Senior Capstone Projects (2012-2013)
Designing a Sustainable Field Research Station for Skidmore College’s Off Campus Properties
Marcus Goldbas, Gwyn Harris, and Lily Alverson (2013)
We developed an architectural design for a field station that will increase the use of Skidmore’s forested properties for teaching, learning, and outdoor activities, while implementing sustainable design strategies to limit the environmental impacts on the surrounding landscape. We combined stakeholder analyses with evaluations of siting, orientation, climate, access/transportation, solar energy, passive solar heating, storm water management, rainwater catchment, day lighting, and materials, and offer a proposal to the Skidmore Community.
Saratoga’s First Green Home Tour: A Social Experiment
Rene deJongh, Melissa Green, and Stephanie Seidmon (2013)
As an individual, your single most significant impact on the natural environment is your choice of home and behaviors within the home. As a result, the residential sector in the United States accounts for 40% of our carbon emissions. If energy efficient homes have a smaller environmental impact and save the consumer money, why don’t more people build green homes? In this study we explored the perceptions and behaviors of Saratoga County residents about building green and retrofitting homes through interviews and surveys and how a Green Home Tour could serve as a method of education to spread awareness of green building.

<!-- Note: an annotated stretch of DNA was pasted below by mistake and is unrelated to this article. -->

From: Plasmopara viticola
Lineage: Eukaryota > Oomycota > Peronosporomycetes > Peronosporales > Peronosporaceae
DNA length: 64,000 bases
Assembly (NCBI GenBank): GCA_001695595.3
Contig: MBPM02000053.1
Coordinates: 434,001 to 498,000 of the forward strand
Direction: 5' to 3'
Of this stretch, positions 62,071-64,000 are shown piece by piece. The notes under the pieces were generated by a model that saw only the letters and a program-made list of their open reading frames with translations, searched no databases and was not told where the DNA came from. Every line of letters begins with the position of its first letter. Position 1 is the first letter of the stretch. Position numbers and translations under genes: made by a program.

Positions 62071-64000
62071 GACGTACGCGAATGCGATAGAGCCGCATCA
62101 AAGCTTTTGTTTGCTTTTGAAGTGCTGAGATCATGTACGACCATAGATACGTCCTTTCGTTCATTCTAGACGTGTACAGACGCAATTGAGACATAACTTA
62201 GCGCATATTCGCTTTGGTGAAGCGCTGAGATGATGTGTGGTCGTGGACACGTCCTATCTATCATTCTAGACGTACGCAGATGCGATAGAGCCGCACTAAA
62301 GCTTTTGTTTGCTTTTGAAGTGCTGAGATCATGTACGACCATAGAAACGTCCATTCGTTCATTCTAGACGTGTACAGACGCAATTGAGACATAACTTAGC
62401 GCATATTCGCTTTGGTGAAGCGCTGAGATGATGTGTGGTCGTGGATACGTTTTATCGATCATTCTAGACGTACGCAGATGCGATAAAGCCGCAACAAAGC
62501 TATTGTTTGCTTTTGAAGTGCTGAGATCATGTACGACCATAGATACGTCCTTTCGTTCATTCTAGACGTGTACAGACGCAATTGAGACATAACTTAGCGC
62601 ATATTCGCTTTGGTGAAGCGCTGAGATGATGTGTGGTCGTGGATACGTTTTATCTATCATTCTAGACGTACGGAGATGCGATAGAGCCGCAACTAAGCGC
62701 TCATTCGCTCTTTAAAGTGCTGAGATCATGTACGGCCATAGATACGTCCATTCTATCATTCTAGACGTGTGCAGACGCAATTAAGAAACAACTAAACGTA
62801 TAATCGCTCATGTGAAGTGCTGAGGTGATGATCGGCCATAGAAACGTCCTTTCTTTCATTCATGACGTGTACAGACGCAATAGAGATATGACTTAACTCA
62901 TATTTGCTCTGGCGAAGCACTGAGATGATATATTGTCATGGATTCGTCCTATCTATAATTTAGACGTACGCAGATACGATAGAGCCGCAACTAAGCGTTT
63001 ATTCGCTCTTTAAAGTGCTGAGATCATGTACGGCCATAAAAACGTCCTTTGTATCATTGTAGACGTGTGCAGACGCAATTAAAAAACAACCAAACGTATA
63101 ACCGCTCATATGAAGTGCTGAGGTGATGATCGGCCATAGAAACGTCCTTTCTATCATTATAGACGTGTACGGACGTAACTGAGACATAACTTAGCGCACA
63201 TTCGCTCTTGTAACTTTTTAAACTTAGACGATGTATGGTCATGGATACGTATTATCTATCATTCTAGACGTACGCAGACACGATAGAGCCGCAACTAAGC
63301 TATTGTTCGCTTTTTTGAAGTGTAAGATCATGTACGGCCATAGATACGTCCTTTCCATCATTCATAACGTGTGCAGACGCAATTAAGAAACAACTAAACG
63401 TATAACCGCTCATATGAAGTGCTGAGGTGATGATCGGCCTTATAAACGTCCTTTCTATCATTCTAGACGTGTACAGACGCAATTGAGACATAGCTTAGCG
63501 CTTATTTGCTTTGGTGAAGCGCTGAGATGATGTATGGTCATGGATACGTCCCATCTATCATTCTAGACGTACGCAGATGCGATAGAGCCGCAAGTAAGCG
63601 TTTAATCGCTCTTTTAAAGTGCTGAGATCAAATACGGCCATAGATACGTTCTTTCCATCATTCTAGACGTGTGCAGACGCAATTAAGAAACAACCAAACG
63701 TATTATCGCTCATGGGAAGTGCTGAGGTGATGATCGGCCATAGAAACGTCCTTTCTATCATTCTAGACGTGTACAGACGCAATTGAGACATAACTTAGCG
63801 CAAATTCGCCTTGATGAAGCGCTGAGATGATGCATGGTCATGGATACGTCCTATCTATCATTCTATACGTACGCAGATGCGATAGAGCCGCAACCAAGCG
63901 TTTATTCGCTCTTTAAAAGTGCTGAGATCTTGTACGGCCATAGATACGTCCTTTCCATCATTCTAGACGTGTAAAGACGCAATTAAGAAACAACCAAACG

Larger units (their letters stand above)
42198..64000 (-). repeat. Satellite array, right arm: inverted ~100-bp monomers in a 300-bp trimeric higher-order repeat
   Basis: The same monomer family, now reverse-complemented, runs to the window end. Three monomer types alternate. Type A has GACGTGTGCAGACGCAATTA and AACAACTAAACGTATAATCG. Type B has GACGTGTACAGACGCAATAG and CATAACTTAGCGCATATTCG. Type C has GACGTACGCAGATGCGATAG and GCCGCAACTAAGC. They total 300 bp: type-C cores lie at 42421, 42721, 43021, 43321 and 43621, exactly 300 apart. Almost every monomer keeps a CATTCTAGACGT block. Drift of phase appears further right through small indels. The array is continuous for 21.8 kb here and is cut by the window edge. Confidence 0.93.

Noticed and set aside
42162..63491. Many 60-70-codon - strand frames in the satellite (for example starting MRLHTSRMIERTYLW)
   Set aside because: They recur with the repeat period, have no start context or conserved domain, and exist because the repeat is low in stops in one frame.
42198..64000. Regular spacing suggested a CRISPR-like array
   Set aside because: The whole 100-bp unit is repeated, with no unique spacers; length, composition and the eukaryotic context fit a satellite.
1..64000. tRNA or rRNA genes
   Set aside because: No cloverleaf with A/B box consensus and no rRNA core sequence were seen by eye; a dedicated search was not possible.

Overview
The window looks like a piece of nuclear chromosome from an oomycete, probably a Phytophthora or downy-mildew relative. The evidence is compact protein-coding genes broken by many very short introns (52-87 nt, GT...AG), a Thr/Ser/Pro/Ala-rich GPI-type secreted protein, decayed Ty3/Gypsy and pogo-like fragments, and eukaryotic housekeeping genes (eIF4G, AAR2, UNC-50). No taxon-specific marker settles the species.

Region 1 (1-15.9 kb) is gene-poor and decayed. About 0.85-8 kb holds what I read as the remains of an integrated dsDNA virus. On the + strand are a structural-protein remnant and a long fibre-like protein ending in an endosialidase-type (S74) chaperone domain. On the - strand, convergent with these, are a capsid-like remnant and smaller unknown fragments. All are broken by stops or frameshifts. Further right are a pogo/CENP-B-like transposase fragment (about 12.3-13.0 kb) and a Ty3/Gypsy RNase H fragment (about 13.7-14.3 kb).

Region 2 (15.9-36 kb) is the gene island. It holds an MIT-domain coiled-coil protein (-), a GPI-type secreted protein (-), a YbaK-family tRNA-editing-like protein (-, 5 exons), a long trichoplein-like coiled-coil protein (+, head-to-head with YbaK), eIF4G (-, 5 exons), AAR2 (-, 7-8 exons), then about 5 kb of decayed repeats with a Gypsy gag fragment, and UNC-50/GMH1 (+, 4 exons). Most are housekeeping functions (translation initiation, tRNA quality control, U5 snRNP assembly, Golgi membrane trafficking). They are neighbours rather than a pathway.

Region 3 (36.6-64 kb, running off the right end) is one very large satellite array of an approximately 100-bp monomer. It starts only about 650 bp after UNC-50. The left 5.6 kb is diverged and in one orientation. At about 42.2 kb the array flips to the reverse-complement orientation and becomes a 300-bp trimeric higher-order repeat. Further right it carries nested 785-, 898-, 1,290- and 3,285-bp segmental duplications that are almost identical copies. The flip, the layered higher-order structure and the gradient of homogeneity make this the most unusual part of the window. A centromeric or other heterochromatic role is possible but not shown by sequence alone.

Grand Plans, Trails to Nowhere: An Analysis of Multi-Use Trails in Saratoga Springs
Nate Blanks, Sarah Marks, and Dan Raudonis (2013)
The trail network in Saratoga Springs is underdeveloped and despite numerous plans
a cohesive trail network is still far from being a reality. We assess the factors
that affect trail creation through historical and first-hand research. Key barriers
to trail implementation include funding, government will and communication. Ultimately,
we make recommendations for how to improve future trail efforts in the area, including
a current plan to create a 10-mile network of trails.
Social Capital and Soils in the Community Gardens of the Capital District: What they
put in and what they take out
Olivia Miller, Abby Smith, and Emily Hudspeth (2013)